Two days after that launch, Mariner 2 and its booster (Atlas vehicle 179D) were rolled out to LC-12. The Atlas proved troublesome to prepare for launch, and multiple serious problems with the autopilot occurred, including a complete replacement of the servoamplifier after it had suffered component damage due to shorted transistors.[32]


The launch of Mariner 2, on August 27, 1962.
Mariner Atlas-Agena ignition
Animation of Mariner 2's trajectory from August 27, 1962, to December 31, 1962
   Mariner 2 ·   Venus ·   Earth

At 1:53 AM EST on August 27, Mariner 2 was launched from Cape Canaveral Air Force Station Launch Complex 12 at 06:53:14 UTC.[16]: 97 [32] The bug in the rocket’s software that resulted in the loss of Mariner 1 had not been identified at the time of the launch.[33] In the event the bug caused no issues with the launch since it was in a section of code that was only used when the data-feed from the ground was interrupted and there were no such interruptions during the launch of Mariner 2.[33]

The flight proceeded normally up to the point of the Agena booster engine cutoff, at which point the V-2 vernier engine lost pitch and yaw control. The vernier started oscillating and banging against its stops, resulting in a rapid roll of the launch vehicle that came close to threatening the integrity of the stack. At T+189 seconds, the rolling stopped and the launch continued without incident. The rolling motion of the Atlas resulted in ground guidance losing its lock on the booster and preventing any backup commands from being sent to counteract the roll. The incident was traced to a loose electrical connection in the vernier feedback transducer, which was pushed back into place by the centrifugal force of the roll, which also by fortunate coincidence left the Atlas only a few degrees off from where it started and within the range of the Agena's horizontal sensor. As a consequence of this episode, GD/A implemented improved fabrication of wiring harnesses and checkout procedures.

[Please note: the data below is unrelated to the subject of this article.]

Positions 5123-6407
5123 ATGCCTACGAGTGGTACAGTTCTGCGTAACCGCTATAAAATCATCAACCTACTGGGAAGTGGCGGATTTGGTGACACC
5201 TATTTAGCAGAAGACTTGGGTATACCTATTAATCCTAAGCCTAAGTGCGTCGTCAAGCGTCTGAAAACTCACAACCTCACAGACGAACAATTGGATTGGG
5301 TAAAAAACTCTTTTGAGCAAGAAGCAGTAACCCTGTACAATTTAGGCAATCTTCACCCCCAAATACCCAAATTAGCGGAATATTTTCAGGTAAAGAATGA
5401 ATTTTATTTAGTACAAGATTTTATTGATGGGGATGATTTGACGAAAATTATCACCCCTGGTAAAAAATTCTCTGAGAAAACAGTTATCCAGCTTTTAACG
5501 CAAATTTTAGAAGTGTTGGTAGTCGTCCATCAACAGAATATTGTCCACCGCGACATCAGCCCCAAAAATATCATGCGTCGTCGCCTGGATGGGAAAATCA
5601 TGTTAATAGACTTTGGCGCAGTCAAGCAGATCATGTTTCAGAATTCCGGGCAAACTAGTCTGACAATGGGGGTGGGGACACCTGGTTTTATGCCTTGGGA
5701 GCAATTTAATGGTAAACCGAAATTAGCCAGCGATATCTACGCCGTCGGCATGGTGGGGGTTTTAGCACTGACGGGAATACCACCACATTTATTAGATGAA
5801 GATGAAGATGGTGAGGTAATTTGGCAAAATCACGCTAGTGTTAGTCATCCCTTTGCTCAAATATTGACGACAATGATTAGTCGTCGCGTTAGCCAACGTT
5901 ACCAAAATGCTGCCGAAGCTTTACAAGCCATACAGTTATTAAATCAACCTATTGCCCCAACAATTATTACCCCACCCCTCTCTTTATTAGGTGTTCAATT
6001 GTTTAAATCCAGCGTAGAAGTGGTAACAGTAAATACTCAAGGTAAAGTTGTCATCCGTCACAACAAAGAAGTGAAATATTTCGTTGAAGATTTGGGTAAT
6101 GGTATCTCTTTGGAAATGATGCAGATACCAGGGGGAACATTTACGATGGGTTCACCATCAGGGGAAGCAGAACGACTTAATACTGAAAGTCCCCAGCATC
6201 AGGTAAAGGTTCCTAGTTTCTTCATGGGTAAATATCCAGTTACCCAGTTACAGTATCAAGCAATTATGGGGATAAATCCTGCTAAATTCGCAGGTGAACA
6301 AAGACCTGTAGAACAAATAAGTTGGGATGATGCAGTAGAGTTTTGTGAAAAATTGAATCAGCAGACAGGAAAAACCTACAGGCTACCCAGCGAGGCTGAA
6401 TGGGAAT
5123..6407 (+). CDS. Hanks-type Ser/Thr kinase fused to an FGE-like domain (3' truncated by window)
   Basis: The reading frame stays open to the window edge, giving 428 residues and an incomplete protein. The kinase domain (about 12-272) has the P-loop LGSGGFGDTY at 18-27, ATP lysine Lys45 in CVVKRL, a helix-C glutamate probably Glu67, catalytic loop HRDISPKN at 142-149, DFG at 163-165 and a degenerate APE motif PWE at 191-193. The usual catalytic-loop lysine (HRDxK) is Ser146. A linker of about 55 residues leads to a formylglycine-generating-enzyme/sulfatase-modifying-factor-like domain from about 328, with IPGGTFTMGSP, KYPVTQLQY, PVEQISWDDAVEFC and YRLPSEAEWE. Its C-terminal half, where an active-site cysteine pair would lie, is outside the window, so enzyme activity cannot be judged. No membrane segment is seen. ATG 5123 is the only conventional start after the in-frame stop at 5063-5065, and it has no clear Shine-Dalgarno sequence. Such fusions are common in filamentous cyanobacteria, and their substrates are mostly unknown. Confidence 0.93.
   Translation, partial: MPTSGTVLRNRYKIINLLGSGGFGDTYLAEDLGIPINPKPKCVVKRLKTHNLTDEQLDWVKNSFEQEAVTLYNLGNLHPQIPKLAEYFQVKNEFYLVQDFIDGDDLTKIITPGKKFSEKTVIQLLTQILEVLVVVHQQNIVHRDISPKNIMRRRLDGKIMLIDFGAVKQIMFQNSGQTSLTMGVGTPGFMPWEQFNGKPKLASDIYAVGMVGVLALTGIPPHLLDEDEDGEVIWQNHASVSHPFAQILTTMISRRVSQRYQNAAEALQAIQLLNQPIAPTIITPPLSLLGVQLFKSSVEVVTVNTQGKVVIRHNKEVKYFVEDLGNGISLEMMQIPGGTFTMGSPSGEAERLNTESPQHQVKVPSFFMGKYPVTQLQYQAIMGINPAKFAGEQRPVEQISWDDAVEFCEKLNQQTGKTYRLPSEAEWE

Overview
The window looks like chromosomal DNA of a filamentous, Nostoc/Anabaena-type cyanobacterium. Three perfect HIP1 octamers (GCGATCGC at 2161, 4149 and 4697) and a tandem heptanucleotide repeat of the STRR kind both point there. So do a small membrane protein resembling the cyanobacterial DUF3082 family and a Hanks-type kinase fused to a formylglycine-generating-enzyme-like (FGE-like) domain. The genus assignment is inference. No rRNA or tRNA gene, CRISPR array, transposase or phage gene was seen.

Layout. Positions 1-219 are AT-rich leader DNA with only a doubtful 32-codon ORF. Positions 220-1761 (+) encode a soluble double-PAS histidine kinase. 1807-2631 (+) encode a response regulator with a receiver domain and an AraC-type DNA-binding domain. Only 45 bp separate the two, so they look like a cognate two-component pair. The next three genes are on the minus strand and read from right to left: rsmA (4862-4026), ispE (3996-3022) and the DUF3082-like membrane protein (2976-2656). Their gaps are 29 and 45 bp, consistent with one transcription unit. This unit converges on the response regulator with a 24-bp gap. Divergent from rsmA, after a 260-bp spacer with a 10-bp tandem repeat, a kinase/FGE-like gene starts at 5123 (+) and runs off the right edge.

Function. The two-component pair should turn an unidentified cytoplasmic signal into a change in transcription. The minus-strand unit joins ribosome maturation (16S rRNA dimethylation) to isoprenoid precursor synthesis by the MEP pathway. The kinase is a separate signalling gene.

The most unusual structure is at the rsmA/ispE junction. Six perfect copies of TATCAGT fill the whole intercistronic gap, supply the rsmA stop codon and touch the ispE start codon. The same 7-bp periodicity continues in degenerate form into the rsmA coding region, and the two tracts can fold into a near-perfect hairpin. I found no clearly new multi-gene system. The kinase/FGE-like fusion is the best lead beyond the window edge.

Five minutes after liftoff, the Atlas and Agena-Mariner separated, followed by the first Agena burn and second Agena burn. The Agena-Mariner separation injected the Mariner 2 spacecraft into a geocentric escape hyperbola at 26 minutes 3 seconds after liftoff. The NASA NDIF tracking station at Johannesburg, South Africa, acquired the spacecraft about 31 minutes after launch. Solar panel extension was completed approximately 44 minutes after launch. The Sun lock acquired the Sun about 18 minutes later. The high-gain antenna was extended to its acquisition angle of 72°. The output of the solar panels was slightly above the predicted value.

As all subsystems were performing normally, with the battery fully charged and the solar panels providing adequate power, the decision was made on August 29 to turn on cruise science experiments. On September 3, the Earth acquisition sequence was initiated, and Earth lock was established 29 minutes later.[16]: 97–109 

Mid-course maneuver


Due to the Atlas-Agena putting Mariner slightly off course, the spacecraft required a mid-course correction, consisting of a roll-turn sequence, followed by a pitch-turn sequence and finally a motor-burn sequence. Preparation commands were sent to the spacecraft at 21:30 UTC on September 4. Initiation of the mid-course maneuver sequence was sent at 22:49:42 UTC and the roll-turn sequence started one hour later. The entire maneuver took approximately 34 minutes. As a result of the mid-course maneuver, the sensors lost their lock with the Sun and Earth. At 00:27:00 UTC the Sun re-acquisition began and at 00:34 UTC the Sun was reacquired. Earth re-acquisition started at 02:07:29 UTC and Earth was reacquired at 02:34 UTC.[16]: 111–113 

Loss of attitude control